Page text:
• Disadvantages:  cannot be edited later (at least not with the same sketching technique), and potentially could tax the system with a large number of nodes (also, such a trace might take a minute or 2, depending on the size of the sketch)

    Importantly using Trace Bitmap alters the basic composition of the sketch, so that it is not a series of single vector strokes (similar to pencil, pen or charcoal sketch strokes), as explained above in the Difference Between Auto-Trace and Hand-Trace section.  This may either be an advantage or disadvantage, depending on your goal.

  • Sketch directly into Inkscape, using a graphics tablet, and Inkscape's Calligraphy tool.  A graphics tablet is a separate hardware, which includes a pen, which acts like the mouse.  They can work with a lot of graphics programs.  Graphics tablets usually have pressure-sensitivity features, so they can make the individual strokes look more like they are drawn on paper.

    • Advantages:  graphics pen strokes create single lines (just like inkpen, pencil or charcoal strokes),and which can be edited later
    • Disadvantages:  must purchase the hardware, and configure Inkscape to recognize it; could also result in a large number of nodes, leading to performance issues

Single Line Sketch  (Images #5, #6, #7, and maybe #10, #11.5, #13, and #15)

There are 2 ways to convert this type of image with Inkscape.  And your ultimate goal for the image determines which way you use.
  • If the line sketch will be used to create a cutting path, for any type of digital cutting technology (such as home/craft cutters, CNC, laser, vinyl, or other), the only way to do it, is to trace by hand, using Inkscape's Pen/Bezier tool.  (Possibly the Pencil/Freehand tool could be used.  But for best results, the Pen/Bezier tool is suggested.)  For this type of cutting, I mean where you plan to cut completely, all the way through the material, with whatever type of machine you have.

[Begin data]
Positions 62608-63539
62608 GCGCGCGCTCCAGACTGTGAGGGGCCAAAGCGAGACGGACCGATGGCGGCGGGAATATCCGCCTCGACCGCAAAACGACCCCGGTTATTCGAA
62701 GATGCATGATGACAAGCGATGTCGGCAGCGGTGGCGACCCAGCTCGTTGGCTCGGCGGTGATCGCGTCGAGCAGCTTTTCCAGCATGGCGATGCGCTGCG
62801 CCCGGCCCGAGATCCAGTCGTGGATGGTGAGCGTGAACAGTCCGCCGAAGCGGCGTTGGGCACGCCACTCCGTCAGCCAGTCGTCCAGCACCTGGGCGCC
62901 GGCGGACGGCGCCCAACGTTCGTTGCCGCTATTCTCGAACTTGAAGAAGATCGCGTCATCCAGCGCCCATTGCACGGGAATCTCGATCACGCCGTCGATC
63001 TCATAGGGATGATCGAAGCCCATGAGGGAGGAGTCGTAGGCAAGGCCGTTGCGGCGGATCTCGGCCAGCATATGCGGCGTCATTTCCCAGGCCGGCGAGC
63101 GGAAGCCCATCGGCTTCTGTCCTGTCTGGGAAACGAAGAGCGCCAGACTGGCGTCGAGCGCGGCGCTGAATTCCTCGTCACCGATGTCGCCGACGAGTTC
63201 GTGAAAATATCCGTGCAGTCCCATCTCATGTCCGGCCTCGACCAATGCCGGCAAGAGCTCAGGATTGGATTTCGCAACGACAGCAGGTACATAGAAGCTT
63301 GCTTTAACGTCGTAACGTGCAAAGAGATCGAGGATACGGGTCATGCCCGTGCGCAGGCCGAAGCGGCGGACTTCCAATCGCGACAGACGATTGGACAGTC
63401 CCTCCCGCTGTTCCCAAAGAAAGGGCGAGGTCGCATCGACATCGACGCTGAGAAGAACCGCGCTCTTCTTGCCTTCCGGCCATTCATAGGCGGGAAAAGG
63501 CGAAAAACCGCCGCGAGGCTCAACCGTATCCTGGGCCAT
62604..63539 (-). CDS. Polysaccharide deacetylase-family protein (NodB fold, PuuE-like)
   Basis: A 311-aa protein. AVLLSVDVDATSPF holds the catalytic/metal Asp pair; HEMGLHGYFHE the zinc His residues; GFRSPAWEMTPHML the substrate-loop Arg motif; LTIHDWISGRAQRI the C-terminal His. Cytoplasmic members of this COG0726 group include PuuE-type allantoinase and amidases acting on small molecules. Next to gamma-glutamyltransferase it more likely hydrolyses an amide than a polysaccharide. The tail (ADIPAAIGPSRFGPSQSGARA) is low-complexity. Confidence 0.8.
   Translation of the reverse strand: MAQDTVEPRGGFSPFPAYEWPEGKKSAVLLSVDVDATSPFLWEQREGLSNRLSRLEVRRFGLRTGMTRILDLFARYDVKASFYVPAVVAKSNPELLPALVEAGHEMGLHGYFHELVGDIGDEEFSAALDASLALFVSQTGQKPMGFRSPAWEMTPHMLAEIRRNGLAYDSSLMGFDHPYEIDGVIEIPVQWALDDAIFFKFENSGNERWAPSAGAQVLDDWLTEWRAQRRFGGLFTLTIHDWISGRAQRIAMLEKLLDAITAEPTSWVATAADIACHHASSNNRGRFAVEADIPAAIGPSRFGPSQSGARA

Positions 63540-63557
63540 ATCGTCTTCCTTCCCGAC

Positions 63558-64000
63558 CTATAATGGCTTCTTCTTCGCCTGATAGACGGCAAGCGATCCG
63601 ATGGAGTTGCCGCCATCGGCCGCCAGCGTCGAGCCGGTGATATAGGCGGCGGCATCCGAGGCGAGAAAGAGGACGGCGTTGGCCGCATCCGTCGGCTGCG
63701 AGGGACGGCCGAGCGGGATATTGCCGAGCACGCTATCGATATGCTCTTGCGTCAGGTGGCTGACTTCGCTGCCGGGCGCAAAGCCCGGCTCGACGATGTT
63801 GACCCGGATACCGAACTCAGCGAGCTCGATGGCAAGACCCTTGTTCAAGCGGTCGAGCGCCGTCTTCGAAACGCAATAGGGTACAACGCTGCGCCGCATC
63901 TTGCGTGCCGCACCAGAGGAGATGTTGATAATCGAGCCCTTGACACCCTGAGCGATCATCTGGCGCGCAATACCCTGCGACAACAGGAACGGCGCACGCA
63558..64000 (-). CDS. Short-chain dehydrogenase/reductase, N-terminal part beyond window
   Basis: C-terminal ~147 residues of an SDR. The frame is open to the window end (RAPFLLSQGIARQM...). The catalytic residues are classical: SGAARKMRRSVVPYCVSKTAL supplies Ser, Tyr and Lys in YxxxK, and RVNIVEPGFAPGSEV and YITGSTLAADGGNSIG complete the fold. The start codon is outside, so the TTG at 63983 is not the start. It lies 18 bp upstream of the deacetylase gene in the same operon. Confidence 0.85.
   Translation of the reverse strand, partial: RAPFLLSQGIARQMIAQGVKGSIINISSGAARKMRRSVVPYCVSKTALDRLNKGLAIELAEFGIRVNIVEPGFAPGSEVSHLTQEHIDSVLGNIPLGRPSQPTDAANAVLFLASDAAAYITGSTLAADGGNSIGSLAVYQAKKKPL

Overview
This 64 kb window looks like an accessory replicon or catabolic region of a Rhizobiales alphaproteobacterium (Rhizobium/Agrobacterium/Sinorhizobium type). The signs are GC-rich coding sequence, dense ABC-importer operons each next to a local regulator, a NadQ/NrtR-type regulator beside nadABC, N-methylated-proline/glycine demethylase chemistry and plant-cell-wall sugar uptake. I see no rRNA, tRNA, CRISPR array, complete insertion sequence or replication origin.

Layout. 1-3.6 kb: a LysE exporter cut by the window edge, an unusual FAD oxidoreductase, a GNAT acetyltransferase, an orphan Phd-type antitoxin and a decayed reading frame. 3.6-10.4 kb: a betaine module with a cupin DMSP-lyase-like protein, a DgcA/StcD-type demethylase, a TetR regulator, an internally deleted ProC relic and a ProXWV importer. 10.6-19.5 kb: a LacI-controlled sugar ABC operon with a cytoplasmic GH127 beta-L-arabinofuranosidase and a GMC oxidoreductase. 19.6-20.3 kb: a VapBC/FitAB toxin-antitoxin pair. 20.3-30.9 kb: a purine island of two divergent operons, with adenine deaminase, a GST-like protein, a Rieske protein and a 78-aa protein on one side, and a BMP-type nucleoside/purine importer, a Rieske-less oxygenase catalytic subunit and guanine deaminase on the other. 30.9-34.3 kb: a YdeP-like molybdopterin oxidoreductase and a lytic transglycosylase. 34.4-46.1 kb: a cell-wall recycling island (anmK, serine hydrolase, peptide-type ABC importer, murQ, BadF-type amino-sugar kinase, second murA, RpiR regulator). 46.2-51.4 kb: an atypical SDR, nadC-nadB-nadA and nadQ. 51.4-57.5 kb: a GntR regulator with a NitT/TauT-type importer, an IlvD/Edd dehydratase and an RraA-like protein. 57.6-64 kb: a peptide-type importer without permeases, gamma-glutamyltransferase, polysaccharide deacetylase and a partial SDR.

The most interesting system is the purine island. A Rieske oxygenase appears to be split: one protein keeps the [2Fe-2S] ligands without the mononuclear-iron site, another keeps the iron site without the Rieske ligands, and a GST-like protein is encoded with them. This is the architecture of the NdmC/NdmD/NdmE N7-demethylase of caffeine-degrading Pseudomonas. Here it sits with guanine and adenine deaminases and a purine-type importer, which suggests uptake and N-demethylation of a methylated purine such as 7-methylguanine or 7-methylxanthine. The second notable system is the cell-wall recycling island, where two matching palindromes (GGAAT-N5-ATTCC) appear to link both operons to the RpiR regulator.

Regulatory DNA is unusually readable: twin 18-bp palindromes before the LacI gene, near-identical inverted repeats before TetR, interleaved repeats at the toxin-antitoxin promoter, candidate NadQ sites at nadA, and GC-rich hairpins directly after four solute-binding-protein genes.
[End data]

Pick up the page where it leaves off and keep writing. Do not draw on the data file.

• If the single line sketch will be used to etch the line itself into the material, Inkscape's Trace Bitmap (or other auto-trace engine) is a good solution.  By "etch", I mean where whatever type of cutting machine you're using, doesn't cut all the way through the material, and just removes some portion off the top surface of the material.

Single Line Raster Image to Vector

This is basically the same thing as a single line sketch, except that it hasn't been sketched by hand.  The one thing they all have in common is a black line, either by itself, or as a border enclosing single colored shapes (typically a black line/border, but could be any color).

Maps and Cartoons/Comics  (Images #9 and #12)
Although these are very different types of images, they can be treated together, because because their composition is nearly identical, i.e. shapes consisting of a single color, enclosed by a black line or border.  There are 2 ways to do this for maps, and 3 ways for cartoons/comics.

Any Primarily Geometric Image - (Architectural Drawings, Floor Plans, Technical Drawings, Flow Charts or Other Charts or Graphs, Miscellaneous Geometric Images  (Images #9, #10, #11.5, #12, #13, #14, and #15)
Inkscape has several tools and features which allow you to draw precise or near precise geometric shapes.  So they can be used to re-create any image which consists primarily of geometric shapes.  Or the image may also have non-geometric parts to it, which might require tracing with path tools (Pen/Bezier tool, Pencil/Freehand tool, etc.) as covered by any of the tutorials above.

Other or Miscellaneous Raster Images

If your raster image doesn't seem to fit in any of these categories, please feel free to post it in the forum.  Likely if an image doesn't fit any of the above categories, either it can't be converted to vector, or it would be extremely hard to convert.  But we certainly can't say it's impossible, without having seen the image and heard about your plans for it   :)

1 There are other trace engines around one of which is free and online:, which can be found by searching the internet.